Her feelings have been hurt with a nickname labelling her as “DiDiot” and one can only surmise that her emotions play a major role in the performance of her job. It’s a shame and a crime that the integrity of people like DiDio continue to be an issue (and a hurdle) when it comes to Open Source Software Technologies aimed at improving the lives of so many.

  3. Shane Coyle said,

    June 25, 2007 at 3:02 pm

    Gravatar

    Once or Twice, Ms. DiDio has been quoted here in a positive sense.

  4. Roy Schestowitz said,

    June 25, 2007 at 7:18 pm

    Gravatar

    Shane, there are other such examples, but the prejudice and insults prove this to be an attempt to show balance.

  5. kripken said,

    June 26, 2007 at 3:54 am

    Gravatar

    “It can impact enterprise users if somebody decides to sue for patent infringement … and they don’t have any protection in place,” DiDio said. “That is always a danger.”

    Well, actually that is 100% accurate. There is a need for SOME form of protection, because of the extremely unhealthy US patent system. Ignoring the danger (for the enterprise, at least) is reckless.

    Which is exactly why Red Hat (and Oracle, and others) provides indemnification for their Linux users (and Microsoft does the same for Windows). Patent indemnification is in fact the correct form of protection; unfounded and detrimental ‘patent covenants’ like the recent Microsoft-Linux distro deals are very wrong.

    We should fight the Microsoft-Novell (and other) deals all we can, but we shouldn’t claim that there isn’t a need for protection from patents.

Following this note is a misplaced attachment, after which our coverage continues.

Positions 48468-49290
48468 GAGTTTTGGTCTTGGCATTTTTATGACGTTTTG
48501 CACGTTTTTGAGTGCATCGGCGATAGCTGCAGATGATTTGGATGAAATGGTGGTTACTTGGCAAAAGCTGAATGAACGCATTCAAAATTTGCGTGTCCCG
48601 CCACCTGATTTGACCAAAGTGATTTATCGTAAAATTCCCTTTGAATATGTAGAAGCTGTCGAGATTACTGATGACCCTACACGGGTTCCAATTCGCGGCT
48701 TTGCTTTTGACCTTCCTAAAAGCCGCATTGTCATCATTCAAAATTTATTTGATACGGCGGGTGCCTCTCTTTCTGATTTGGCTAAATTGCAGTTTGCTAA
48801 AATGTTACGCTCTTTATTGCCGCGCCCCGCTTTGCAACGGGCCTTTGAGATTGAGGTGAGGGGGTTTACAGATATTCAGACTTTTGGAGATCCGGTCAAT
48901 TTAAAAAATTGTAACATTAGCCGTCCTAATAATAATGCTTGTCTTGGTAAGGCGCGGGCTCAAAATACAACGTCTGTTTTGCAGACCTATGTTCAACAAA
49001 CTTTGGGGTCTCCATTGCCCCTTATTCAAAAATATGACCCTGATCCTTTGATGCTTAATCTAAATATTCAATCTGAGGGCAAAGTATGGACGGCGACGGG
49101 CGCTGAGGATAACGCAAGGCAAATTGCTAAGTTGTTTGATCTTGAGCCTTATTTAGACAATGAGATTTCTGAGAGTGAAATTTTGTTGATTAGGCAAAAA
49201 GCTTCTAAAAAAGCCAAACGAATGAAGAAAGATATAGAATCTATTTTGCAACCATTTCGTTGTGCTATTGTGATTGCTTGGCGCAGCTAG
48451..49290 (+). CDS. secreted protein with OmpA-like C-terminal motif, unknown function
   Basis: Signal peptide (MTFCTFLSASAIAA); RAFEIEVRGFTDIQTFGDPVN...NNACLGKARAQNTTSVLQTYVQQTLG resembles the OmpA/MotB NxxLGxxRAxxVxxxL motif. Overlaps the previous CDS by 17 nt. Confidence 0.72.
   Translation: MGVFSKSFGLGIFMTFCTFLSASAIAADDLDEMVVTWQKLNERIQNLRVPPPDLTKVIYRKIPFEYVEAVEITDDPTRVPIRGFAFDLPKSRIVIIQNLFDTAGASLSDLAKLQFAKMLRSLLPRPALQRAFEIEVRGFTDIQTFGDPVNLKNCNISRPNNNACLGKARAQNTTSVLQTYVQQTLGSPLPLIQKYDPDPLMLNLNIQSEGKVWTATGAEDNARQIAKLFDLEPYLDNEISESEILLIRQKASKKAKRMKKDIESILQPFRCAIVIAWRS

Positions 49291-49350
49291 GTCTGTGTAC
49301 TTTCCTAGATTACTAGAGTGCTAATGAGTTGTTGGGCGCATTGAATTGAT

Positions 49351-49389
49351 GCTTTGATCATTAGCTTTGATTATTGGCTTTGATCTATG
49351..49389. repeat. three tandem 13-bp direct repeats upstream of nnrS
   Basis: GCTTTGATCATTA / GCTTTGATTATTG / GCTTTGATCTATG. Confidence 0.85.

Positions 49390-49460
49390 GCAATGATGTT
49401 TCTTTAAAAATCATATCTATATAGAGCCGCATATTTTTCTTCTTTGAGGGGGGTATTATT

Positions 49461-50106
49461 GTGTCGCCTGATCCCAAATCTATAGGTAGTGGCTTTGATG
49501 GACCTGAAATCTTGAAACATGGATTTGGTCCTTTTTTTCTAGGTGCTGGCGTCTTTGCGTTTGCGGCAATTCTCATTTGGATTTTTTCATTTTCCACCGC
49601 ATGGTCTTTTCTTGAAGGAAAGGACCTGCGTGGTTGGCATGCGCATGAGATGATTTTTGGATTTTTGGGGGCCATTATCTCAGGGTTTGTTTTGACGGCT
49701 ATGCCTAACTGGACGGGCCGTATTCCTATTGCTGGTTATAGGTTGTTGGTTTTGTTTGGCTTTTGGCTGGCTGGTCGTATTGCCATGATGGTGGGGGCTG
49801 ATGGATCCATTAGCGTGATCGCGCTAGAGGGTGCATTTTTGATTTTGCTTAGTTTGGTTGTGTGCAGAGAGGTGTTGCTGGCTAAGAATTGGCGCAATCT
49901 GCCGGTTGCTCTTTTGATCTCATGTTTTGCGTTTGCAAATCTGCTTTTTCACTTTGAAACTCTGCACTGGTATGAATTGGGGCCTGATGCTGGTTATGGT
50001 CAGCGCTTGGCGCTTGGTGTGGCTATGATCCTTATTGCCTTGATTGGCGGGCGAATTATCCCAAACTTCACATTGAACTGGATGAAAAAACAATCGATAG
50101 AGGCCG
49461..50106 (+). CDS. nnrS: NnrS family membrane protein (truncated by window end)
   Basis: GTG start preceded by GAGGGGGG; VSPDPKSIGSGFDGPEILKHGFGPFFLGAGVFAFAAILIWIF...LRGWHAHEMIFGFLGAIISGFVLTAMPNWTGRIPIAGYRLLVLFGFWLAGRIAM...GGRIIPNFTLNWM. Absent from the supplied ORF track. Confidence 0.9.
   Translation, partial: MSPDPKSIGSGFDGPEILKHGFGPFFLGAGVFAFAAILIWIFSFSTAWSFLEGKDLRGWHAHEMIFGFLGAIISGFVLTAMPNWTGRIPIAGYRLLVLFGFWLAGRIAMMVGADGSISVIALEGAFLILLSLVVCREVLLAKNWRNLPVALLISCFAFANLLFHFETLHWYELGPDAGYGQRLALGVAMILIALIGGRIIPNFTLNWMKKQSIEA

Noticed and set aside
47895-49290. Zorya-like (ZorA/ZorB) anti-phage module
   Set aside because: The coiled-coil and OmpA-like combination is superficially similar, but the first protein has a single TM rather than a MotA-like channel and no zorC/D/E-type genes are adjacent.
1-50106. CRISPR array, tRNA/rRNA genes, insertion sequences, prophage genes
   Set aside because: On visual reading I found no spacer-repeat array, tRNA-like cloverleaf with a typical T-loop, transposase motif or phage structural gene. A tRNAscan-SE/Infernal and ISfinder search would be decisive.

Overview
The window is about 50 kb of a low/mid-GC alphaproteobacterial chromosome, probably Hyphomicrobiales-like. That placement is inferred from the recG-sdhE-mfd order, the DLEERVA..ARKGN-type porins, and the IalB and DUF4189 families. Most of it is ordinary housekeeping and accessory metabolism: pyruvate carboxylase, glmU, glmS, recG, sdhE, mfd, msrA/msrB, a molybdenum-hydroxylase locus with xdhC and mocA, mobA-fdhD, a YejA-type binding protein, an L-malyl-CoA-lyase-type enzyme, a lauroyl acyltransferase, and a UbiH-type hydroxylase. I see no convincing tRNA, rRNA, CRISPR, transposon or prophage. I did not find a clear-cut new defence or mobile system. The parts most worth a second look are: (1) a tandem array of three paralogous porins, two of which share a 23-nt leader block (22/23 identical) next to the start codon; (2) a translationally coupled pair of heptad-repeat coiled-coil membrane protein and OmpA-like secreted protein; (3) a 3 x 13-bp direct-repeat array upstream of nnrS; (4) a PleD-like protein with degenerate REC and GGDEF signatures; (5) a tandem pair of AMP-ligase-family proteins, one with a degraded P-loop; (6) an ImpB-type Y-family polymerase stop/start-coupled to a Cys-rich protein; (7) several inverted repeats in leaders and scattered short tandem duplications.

6. Roy Schestowitz said,

    June 26, 2007 at 4:03 am

    Gravatar

    I beg to differ, kripken. Let’s not forget OIN, the LF, and the DoJ, for example. Additionally, patents need to be tested in court. So far, judging by two cases that we saw a couple of months ago, junk patents don’t get so far. In fact, they dissolve.

  7. kripken said,

    June 27, 2007 at 12:18 am

    Gravatar

    Roy,

    I agree 100% that OIN is a powerful tool in protecting from patent threats, as well as other factors you mentioned. Still, if I were running a business (in the US), I would want the assurance of formal patent indemnification from my vendor. Sure, some patent cases have dissolved, but others have gone through – e.g., the recent billion-dollar verdict against Microsoft for MP3 patents. The problems with the patent system are too great to be ignored, sadly.

    But anyhow, as I said, patent indemnification is already offered by the major commercial Linux vendors (Red Hat, etc.), so this isn’t a problem in practice.

  8. Roy Schestowitz said,

    June 27, 2007 at 1:12 am

    Gravatar

    Good point, kripken. You opened up my eyes to the importance of indemnification, even if it’s all about perception that serves the customer’s mind.

    If only a bogus perceived risk was not part of this. It was ‘shoved’ into the equation to fuel FUD. SCO’s case ought to have taught us that apathy is a cure to an unnecessarily worried mind.